The Maryland Zoo in Baltimore is preparing for the arrival of Hurricane Sandy, following what zoo officials describe as an "extensive preparedness plan."
It starts several days out of the weather event and is constantly reviewed for changes and improvements.
As of Saturday morning, according to zoo spokesperson Jane Ballentine, an inventory of important items (medical supplies, food, batteries, spotlights, etc.) was taken; chainsaws were inspected and deemed in working order and plenty of gas and fuel purchased for vehicles and generators to last through several days. The zoo has also removed shaded parts of exhibits that could come loose and harm animals or exhibits.
"It kinda progresses from there," she said.
While the zoo remains open through the weekend for its ZooBooo! event, Ballentine said plenty is being done behind the scenes. Among things that still need to be done -- stocking up on dry ice and deciding what to do with the animals in the aviary.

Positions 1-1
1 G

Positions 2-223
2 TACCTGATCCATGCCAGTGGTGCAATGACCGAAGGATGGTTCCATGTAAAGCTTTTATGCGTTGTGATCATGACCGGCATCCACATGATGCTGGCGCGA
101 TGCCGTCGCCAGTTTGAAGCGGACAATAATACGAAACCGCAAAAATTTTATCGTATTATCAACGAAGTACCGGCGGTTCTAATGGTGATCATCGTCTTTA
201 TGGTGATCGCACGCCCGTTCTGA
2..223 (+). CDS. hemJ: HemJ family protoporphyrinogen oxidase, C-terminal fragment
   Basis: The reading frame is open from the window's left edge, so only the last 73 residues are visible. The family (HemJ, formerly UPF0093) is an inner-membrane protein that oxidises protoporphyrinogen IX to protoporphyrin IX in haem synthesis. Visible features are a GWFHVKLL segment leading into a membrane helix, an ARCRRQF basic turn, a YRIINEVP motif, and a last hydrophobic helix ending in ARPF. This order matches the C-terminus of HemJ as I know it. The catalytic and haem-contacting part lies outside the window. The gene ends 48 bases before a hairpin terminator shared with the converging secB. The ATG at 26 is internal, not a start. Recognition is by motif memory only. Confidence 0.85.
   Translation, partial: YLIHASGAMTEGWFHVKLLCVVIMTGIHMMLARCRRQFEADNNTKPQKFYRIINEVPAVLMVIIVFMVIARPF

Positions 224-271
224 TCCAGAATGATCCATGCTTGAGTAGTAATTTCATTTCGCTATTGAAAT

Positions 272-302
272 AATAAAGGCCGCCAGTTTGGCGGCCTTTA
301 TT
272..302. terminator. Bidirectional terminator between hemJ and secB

Dry ice is needed to preserve food for animals and employees. Though the hospital at the zoo has its own generator, Ballentine says dry ice is also an important supply to have available in the event the generator kicks the bucket.
"It is not as much that we expect animal injuries, but all the medicine and supplies we have need to be stored at certain temperatures," she said.
Animal welfare is the top priority for the zoo as they work to prepare for the storm. Ballentine says most of the animals will be secure in the same indoor barns they sleep in every night. She says getting them safely to the barns is as easy as blowing a whistle or ringing a bell.
Birds in the aviary, secured only by mesh and chain fencing, are a concern. A downed tree could easily damage the structure and birds inside. If the zoo decides to remove the birds from the aviary into a more secure indoor location, Ballentine says it will be "controlled chaos."
"It's a very well-controlled process, but it is not like blowing a whistle," she said.
As far as animal instinct in regard to he arrival of the storm, Ballentine said most of the animals should be calm and comfortable as they will be in their normal indoor homes. The elephants, she says, are probably the most likely to respond in a defensive way to the storm.
"You just have to keep their routine going and stay calm," she said. "You really have to maintain your composure around them, that helps."
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